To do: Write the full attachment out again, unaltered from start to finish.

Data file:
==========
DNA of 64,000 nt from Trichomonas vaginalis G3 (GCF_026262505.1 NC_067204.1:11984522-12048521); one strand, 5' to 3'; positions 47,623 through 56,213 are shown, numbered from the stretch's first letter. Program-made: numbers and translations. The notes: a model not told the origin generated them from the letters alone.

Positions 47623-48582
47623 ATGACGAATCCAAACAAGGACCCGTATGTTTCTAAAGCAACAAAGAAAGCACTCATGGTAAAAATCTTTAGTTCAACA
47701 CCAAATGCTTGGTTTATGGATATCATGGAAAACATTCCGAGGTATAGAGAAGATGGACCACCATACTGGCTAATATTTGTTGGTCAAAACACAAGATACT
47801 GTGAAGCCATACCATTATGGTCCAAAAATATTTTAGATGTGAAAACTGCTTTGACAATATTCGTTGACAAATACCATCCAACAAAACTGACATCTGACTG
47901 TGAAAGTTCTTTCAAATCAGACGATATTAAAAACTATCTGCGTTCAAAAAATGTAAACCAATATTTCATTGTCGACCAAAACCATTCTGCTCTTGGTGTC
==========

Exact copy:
DNA of 64,000 nt from Trichomonas vaginalis G3 (GCF_026262505.1 NC_067204.1:11984522-12048521); one strand, 5' to 3'; positions 47,623 through 56,213 are shown, numbered from the stretch's first letter. Program-made: numbers and translations. The notes: a model not told the origin generated them from the letters alone.

Positions 47623-48582
47623 ATGACGAATCCAAACAAGGACCCGTATGTTTCTAAAGCAACAAAGAAAGCACTCATGGTAAAAATCTTTAGTTCAACA
47701 CCAAATGCTTGGTTTATGGATATCATGGAAAACATTCCGAGGTATAGAGAAGATGGACCACCATACTGGCTAATATTTGTTGGTCAAAACACAAGATACT
47801 GTGAAGCCATACCATTATGGTCCAAAAATATTTTAGATGTGAAAACTGCTTTGACAATATTCGTTGACAAATACCATCCAACAAAACTGACATCTGACTG
47901 TGAAAGTTCTTTCAAATCAGACGATATTAAAAACTATCTGCGTTCAAAAAATGTAAACCAATATTTCATTGTCGACCAAAACCATTCTGCTCTTGGTGTC